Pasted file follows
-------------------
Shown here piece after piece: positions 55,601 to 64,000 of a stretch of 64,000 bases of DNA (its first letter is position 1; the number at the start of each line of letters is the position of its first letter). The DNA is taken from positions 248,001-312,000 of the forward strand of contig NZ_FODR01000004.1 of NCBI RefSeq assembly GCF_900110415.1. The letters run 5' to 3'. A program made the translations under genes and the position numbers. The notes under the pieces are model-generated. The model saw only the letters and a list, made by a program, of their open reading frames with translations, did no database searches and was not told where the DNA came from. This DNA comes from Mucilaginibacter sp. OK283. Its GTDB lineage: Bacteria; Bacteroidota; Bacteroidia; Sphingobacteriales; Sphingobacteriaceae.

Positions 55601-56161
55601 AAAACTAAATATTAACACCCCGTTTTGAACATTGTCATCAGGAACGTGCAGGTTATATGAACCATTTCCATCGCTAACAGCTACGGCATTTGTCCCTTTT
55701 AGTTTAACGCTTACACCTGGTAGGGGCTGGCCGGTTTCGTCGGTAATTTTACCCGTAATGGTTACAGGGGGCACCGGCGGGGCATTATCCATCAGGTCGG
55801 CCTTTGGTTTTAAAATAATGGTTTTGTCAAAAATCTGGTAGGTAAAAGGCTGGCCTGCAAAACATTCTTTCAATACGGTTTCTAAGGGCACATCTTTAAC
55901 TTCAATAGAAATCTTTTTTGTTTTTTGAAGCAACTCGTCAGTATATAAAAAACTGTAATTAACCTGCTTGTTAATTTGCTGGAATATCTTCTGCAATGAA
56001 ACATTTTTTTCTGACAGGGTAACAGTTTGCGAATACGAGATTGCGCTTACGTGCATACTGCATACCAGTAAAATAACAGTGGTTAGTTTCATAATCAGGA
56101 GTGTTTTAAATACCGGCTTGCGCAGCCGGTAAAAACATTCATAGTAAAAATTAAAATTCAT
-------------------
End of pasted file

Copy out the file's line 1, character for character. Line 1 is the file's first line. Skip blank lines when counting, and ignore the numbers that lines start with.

Shown here piece after piece: positions 55,601 to 64,000 of a stretch of 64,000 bases of DNA (its first letter is position 1; the number at the start of each line of letters is the position of its first letter). The DNA is taken from positions 248,001-312,000 of the forward strand of contig NZ_FODR01000004.1 of NCBI RefSeq assembly GCF_900110415.1. The letters run 5' to 3'. A program made the translations under genes and the position numbers. The notes under the pieces are model-generated. The model saw only the letters and a list, made by a program, of their open reading frames with translations, did no database searches and was not told where the DNA came from. This DNA comes from Mucilaginibacter sp. OK283. Its GTDB lineage: Bacteria; Bacteroidota; Bacteroidia; Sphingobacteriales; Sphingobacteriaceae.